homosexuals. However, many government and public institutions and individuals
still discriminate against homosexuals denying them employment, housing,
insurance, marriage, childs custody and so on. Why is it allowed to
discriminate against people who have different sexual orientation? Some may put
forward arguments that being gay is immoral, that it is illegal, that it is a
sin against nature and violation of Gods law and, some people consider
homosexual variety [as a] proof of existence of Satan . Some homophobics qualify
homosexual behavior akin to lying and stealing and, therefore, support the idea
that gays and lesbians deserve to suffer. As Pete Hamill points out
,”…gay-bashing is real; homosexuals are routinely injured or murdered
every day, all over the world, by people who fear or hate their version of human
sexuality”(532). But as was mentioned above, the medical studies confirm
that being gay is not a matter of choice or preference, but a deviation from
normal sexuality, which lays in genes and hardly can be changed. Given a choice
many would have preferred not to be homosexual. It is hard to imagine the
somebody would voluntary give up all the privileges of being straight and
subject himself to harassment, discrimination, assaults and scorn. Some argue
that the homosexual act is unnatural since it is not procreative. Then why
dont we discriminate against sterile couples or those of over childbearing
age? Others express their concern that by granting homosexuals rights we will
give our blessing to other forms of sexual perversions such polygamy and
pedophillia, for example. Here it is important to notice, that for one,
pedophillia is not necessary a homosexual act. Secondly, it is immoral and
unlawful because one of the partners in this case is a child or a teenager who
more often than not has no other choice than to yield to the power of the adult.

As Joseph Geraci and Donald H. Mader point out “the power imbalance between
the adult and the younger partner in a pedophille relationship is so great that
it inevitably leads to coercion and exploitation” (969). Unlike pedophillia,
a homosexual act is consent between two adults, no harm to others is done and
with our bodies we are free to do whatever we please. Therefore, there is no
point to call it illegal. Moreover, discrimination against people of different
sexual orientation will be a violation of the constitution, which guarantees
common rights for everybody. Thus, despite our own preference we have neither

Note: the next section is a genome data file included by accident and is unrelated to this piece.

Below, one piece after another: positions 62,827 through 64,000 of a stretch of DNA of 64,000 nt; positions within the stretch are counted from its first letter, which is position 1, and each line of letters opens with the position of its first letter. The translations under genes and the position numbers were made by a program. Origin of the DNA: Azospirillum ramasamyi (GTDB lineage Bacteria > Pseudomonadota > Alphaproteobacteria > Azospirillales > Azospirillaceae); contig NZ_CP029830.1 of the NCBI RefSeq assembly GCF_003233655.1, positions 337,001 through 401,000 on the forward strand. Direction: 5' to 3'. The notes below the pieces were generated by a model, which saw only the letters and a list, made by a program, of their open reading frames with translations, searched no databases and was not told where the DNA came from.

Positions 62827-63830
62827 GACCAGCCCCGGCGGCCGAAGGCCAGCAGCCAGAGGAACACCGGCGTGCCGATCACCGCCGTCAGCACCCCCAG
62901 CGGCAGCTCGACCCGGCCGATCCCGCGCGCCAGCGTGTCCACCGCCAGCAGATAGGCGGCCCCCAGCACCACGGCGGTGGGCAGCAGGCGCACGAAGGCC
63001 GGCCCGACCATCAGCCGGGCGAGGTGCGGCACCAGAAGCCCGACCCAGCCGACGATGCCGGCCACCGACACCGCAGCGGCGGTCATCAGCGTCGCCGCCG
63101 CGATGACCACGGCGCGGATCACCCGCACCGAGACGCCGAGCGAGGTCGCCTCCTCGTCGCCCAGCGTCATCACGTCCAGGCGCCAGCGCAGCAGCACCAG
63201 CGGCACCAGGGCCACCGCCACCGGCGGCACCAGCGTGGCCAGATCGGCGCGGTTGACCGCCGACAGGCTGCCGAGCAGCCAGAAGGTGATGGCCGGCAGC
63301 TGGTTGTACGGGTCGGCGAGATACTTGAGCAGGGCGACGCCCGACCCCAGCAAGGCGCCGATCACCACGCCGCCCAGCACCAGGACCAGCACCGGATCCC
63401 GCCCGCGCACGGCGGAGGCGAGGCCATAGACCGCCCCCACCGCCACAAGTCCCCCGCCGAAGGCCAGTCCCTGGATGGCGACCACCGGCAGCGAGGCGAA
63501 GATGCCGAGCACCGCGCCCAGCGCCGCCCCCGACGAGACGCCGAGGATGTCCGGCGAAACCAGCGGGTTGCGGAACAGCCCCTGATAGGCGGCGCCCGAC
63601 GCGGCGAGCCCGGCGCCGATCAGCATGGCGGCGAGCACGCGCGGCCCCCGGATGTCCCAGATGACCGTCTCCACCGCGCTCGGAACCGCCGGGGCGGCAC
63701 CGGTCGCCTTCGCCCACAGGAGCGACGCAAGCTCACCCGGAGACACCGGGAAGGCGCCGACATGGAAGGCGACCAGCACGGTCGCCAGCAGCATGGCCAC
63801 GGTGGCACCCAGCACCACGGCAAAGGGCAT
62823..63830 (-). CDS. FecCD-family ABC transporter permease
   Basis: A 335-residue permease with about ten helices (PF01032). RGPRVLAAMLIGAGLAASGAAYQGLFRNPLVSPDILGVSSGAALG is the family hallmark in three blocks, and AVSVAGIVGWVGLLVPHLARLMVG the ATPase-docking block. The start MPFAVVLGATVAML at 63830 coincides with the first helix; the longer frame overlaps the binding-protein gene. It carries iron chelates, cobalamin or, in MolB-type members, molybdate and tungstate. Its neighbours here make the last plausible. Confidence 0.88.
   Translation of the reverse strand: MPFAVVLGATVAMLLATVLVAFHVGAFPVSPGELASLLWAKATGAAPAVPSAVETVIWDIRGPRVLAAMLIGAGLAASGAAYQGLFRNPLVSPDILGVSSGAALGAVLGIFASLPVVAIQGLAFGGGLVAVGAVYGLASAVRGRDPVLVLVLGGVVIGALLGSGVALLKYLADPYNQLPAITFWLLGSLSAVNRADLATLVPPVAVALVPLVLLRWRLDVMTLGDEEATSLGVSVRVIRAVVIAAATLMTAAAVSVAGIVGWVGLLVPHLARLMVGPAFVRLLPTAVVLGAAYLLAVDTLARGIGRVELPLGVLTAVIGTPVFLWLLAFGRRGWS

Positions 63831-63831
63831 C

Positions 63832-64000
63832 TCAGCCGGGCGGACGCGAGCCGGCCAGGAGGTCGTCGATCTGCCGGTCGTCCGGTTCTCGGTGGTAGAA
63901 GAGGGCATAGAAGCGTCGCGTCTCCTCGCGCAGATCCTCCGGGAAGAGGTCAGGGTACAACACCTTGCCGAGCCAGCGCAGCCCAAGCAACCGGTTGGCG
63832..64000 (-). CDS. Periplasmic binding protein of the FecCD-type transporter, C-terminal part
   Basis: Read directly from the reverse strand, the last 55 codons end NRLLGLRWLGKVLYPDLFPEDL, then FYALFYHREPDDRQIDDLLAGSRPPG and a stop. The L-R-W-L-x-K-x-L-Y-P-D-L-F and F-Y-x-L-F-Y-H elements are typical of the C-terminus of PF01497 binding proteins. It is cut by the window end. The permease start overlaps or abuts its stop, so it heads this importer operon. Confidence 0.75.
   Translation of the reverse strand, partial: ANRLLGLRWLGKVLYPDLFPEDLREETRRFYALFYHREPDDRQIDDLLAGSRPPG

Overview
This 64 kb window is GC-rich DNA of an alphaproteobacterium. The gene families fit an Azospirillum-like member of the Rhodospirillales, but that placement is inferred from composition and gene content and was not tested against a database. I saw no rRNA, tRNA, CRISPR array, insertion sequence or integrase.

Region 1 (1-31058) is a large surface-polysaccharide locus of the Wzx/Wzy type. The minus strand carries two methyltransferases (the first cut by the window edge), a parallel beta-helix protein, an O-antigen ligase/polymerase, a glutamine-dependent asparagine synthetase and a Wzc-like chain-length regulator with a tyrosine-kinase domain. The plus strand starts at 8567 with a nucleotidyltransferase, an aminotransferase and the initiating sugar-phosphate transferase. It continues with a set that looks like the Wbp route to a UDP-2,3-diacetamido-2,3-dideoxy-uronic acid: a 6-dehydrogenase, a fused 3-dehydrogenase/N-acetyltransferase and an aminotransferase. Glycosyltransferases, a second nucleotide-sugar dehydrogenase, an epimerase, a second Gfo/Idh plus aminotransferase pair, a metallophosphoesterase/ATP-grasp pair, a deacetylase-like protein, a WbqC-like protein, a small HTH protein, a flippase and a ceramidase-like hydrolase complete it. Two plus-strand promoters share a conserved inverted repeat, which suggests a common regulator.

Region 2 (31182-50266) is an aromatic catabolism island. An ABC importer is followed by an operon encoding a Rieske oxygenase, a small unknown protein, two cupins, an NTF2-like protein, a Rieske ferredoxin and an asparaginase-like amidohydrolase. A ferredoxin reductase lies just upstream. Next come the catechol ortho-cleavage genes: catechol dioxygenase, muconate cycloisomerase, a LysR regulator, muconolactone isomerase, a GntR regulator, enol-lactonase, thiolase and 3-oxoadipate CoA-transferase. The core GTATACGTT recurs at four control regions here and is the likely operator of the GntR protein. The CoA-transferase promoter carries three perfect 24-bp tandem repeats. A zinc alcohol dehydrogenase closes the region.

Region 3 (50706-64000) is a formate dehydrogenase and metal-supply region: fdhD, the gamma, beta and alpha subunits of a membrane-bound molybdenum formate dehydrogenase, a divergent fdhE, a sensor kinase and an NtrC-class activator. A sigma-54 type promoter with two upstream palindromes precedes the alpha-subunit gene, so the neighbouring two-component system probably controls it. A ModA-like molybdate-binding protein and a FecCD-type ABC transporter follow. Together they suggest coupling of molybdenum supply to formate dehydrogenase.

moral nor legal right to discriminate against them. As for disapproval of
different religions of homosexuality, everyone should have the “freedom to
go to hell as one wants”, as Udo Schuklenk and Tony Riley put it quoting

Enlgelhardt (602). The last question that is important to discuss: Should
homosexuals be a protected minority? Like any other minority homosexuals deserve
the protection by any government and public institution. An absence of
protection against discrimination will result in more violence and injustice.

For a example, a gay who was beaten and harassed may not seek justice in court
because by doing so he puts himself and his loved one in the open position for
further discrimination. Most homosexuals prefer not to engage themselves in such
procedures for fear of losing more. Therefore, while heterosexuals feel free
victimize them in different ways, homosexuals can not even exercise the rights
given them by law. Some may argue that homosexuals themselves often cause
trouble. “Gay activists harass doctors, disrupt public meetings, and scream
self-righteously about their “rage””(Hamill 534). It is hard to
dismiss this point, but by denying homosexuals their rights one can not stop
violence. Only by accepting them into the society on the same terms as we accept
heterosexuals will give us a chance to stop the escalating rage from both sides.

Other opponents of homosexuality argue that granting gays and lesbians the same
protection under law that is granted to other minorities is to give them
“special privileges”. But homosexuals do not ask for “special
privileges”. They want the same rights as heterosexuals  the right to
have a job they want and be treated according to their skills and performance at
work, but not by the fact that they share their bedrooms with the same-sex
partners. They want to live in the house they like and be judged according to
their action, but not for who they are. They want the same benefits from their